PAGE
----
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EEOC Issues New Guidance on Religious Objections to COVID-19 Vaccine Mandates

    Client Alerts
  • October 29, 2021

As many employers await the Occupational Safety and Health Administration’s impending vaccination rule, the Equal Employment Opportunity Commission quietly released new guidance regarding religious objections to mandatory COVID-19 vaccination policies. While the guidance largely reiterates established standards for assessing religious accommodation requests, it also provides insight into the EEOC’s areas of focus as more employers adopt mandatory vaccination requirements.

To start, the EEOC highlighted that workers have the initial burden of notifying their employers of a conflict between their sincerely held religious beliefs and the employer’s vaccination requirement. While employees are not required to use specific “magic words” like “religious accommodation” they must notify their employer of the need for an accommodation.

Next, the EEOC clarified that “if an employer has an objective basis for questioning either the religious nature or the sincerity of a particular belief,” then the employer may make “a limited factual inquiry” and seek additional information from the employee. The guidance does not confirm specifically what type of information the employer may request from the employee, although previous guidance has suggested that an employer may request firsthand explanation from the employee or third-party verification from a church official or member. The EEOC also specifically noted that “Title VII does not protect social, political, or economic views, or personal preferences.”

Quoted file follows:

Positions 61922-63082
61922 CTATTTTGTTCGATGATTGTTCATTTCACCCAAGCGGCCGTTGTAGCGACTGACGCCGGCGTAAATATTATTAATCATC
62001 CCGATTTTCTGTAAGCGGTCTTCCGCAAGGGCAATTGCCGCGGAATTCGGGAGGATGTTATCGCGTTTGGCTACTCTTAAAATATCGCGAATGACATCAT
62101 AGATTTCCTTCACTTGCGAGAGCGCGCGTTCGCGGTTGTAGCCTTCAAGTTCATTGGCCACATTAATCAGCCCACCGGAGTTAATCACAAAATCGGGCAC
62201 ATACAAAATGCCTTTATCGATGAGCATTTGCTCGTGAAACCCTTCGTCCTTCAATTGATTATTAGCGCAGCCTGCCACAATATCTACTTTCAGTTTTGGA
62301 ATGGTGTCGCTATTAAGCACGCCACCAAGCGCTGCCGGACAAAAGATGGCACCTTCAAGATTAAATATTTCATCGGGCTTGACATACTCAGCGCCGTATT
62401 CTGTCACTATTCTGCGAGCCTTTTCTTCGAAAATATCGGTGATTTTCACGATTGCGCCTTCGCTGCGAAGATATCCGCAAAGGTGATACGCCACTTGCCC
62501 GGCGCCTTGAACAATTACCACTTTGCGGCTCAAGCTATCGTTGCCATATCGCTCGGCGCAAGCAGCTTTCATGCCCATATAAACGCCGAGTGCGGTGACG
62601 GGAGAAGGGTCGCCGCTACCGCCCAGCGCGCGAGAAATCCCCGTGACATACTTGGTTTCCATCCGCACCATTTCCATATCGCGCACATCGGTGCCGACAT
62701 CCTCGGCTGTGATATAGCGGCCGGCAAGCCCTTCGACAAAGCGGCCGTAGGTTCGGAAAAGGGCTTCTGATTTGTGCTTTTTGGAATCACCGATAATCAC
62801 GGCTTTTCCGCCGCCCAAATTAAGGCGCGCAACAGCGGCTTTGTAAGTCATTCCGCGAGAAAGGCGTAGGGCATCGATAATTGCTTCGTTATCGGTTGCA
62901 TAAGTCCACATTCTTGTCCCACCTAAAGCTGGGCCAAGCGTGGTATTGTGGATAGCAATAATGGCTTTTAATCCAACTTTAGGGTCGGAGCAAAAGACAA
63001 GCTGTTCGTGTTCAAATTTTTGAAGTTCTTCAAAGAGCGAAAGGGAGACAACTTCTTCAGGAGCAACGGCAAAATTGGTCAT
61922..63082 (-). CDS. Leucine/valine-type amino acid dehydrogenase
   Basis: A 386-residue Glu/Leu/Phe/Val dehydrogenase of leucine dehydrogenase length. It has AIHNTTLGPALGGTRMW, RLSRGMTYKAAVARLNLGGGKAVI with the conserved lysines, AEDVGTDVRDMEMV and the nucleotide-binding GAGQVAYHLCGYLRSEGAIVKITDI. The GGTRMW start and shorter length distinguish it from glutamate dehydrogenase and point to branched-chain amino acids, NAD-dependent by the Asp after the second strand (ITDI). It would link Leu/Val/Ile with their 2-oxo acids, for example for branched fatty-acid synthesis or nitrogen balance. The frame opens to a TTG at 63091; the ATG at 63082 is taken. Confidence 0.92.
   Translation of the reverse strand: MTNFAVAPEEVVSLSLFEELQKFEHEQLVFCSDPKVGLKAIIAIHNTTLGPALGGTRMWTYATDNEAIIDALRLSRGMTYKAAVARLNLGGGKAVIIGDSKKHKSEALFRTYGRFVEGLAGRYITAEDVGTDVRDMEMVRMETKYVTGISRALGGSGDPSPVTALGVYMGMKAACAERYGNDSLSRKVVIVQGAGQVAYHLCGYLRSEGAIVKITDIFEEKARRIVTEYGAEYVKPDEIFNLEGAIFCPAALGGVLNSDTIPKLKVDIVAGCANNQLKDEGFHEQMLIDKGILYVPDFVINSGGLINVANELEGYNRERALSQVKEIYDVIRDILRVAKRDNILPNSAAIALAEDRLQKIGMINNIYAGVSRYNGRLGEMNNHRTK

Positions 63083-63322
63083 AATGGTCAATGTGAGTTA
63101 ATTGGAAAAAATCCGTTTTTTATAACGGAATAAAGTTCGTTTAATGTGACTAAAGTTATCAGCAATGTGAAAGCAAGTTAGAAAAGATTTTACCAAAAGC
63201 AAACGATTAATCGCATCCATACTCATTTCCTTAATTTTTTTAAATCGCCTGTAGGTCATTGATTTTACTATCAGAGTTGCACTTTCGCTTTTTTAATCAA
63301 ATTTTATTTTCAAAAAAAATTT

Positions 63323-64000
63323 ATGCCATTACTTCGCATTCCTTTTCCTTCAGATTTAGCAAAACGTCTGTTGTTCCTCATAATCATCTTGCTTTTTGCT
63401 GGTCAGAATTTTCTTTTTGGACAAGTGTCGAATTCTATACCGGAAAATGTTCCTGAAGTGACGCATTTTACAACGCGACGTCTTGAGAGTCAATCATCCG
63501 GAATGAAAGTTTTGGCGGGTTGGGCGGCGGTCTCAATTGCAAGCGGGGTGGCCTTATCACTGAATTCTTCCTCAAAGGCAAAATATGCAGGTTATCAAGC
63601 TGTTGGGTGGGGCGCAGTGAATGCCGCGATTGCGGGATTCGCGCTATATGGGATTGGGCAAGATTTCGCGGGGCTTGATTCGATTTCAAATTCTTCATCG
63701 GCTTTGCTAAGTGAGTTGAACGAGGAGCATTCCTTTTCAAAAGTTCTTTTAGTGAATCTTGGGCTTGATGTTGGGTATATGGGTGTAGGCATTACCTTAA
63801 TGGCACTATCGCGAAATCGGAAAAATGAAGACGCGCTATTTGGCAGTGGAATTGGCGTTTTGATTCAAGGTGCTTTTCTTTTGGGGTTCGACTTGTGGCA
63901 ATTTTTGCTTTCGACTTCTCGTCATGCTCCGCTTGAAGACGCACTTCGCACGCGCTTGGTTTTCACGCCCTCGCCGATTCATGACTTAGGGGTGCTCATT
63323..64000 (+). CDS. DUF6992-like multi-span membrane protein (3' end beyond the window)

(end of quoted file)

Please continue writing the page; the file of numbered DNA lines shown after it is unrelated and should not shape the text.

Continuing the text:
Finally, the guidance describes how an employer can show that a religious accommodation would be an “undue hardship.” Under Title VII, an accommodation is an “undue hardship” if it would impose more than a minimal cost on the employer. Costs include both direct monetary costs and also the burden on the employer’s operations, such as risk of the spread of COVID-19. Factors that may be particularly relevant include whether the employee “works outdoors or indoors, works in a solitary group work setting, or has close contact with other employees or members of the public (especially medically vulnerable individuals).” The number of employees seeking a similar accommodation and the cumulative cost thereof are also relevant.